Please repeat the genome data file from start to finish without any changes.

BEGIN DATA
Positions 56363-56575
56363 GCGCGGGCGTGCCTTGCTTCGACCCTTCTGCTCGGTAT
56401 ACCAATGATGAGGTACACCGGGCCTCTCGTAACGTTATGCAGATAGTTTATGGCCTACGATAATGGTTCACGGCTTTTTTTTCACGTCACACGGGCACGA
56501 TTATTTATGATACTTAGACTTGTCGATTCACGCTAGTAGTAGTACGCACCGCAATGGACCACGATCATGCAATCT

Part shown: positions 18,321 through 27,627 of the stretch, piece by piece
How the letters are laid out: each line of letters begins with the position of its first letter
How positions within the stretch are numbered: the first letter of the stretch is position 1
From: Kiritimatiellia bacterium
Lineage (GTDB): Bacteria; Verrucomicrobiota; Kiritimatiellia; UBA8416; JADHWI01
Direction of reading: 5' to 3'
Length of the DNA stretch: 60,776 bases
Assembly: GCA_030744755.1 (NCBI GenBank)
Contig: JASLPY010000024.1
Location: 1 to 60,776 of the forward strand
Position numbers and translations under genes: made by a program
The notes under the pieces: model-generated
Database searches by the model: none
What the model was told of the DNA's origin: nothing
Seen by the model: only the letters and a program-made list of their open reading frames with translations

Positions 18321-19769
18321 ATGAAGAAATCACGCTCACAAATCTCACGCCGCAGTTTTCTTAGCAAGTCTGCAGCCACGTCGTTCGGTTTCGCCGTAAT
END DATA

Positions 56363-56575
56363 GCGCGGGCGTGCCTTGCTTCGACCCTTCTGCTCGGTAT
56401 ACCAATGATGAGGTACACCGGGCCTCTCGTAACGTTATGCAGATAGTTTATGGCCTACGATAATGGTTCACGGCTTTTTTTTCACGTCACACGGGCACGA
56501 TTATTTATGATACTTAGACTTGTCGATTCACGCTAGTAGTAGTACGCACCGCAATGGACCACGATCATGCAATCT

Part shown: positions 18,321 through 27,627 of the stretch, piece by piece
How the letters are laid out: each line of letters begins with the position of its first letter
How positions within the stretch are numbered: the first letter of the stretch is position 1
From: Kiritimatiellia bacterium
Lineage (GTDB): Bacteria; Verrucomicrobiota; Kiritimatiellia; UBA8416; JADHWI01
Direction of reading: 5' to 3'
Length of the DNA stretch: 60,776 bases
Assembly: GCA_030744755.1 (NCBI GenBank)
Contig: JASLPY010000024.1
Location: 1 to 60,776 of the forward strand
Position numbers and translations under genes: made by a program
The notes under the pieces: model-generated
Database searches by the model: none
What the model was told of the DNA's origin: nothing
Seen by the model: only the letters and a program-made list of their open reading frames with translations

Positions 18321-19769
18321 ATGAAGAAATCACGCTCACAAATCTCACGCCGCAGTTTTCTTAGCAAGTCTGCAGCCACGTCGTTCGGTTTCGCCGTAAT